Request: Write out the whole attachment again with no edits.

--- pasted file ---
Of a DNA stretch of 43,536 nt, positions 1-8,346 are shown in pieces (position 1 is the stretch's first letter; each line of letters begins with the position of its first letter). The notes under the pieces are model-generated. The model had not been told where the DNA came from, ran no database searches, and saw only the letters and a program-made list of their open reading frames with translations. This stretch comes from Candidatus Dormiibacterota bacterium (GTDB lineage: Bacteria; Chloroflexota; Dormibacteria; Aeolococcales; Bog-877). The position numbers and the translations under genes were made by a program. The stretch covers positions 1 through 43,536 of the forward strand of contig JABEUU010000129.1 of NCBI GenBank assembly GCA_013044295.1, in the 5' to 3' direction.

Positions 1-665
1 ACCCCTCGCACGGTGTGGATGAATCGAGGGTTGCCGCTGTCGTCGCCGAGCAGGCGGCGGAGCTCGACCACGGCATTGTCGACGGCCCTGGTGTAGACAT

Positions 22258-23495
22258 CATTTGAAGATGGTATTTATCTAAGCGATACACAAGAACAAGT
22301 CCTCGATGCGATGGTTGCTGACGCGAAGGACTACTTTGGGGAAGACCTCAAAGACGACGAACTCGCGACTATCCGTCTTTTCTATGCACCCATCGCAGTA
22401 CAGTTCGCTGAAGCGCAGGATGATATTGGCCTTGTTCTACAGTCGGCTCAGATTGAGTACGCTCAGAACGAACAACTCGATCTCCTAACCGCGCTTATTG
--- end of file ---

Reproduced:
Of a DNA stretch of 43,536 nt, positions 1-8,346 are shown in pieces (position 1 is the stretch's first letter; each line of letters begins with the position of its first letter). The notes under the pieces are model-generated. The model had not been told where the DNA came from, ran no database searches, and saw only the letters and a program-made list of their open reading frames with translations. This stretch comes from Candidatus Dormiibacterota bacterium (GTDB lineage: Bacteria; Chloroflexota; Dormibacteria; Aeolococcales; Bog-877). The position numbers and the translations under genes were made by a program. The stretch covers positions 1 through 43,536 of the forward strand of contig JABEUU010000129.1 of NCBI GenBank assembly GCA_013044295.1, in the 5' to 3' direction.

Positions 1-665
1 ACCCCTCGCACGGTGTGGATGAATCGAGGGTTGCCGCTGTCGTCGCCGAGCAGGCGGCGGAGCTCGACCACGGCATTGTCGACGGCCCTGGTGTAGACAT

Positions 22258-23495
22258 CATTTGAAGATGGTATTTATCTAAGCGATACACAAGAACAAGT
22301 CCTCGATGCGATGGTTGCTGACGCGAAGGACTACTTTGGGGAAGACCTCAAAGACGACGAACTCGCGACTATCCGTCTTTTCTATGCACCCATCGCAGTA
22401 CAGTTCGCTGAAGCGCAGGATGATATTGGCCTTGTTCTACAGTCGGCTCAGATTGAGTACGCTCAGAACGAACAACTCGATCTCCTAACCGCGCTTATTG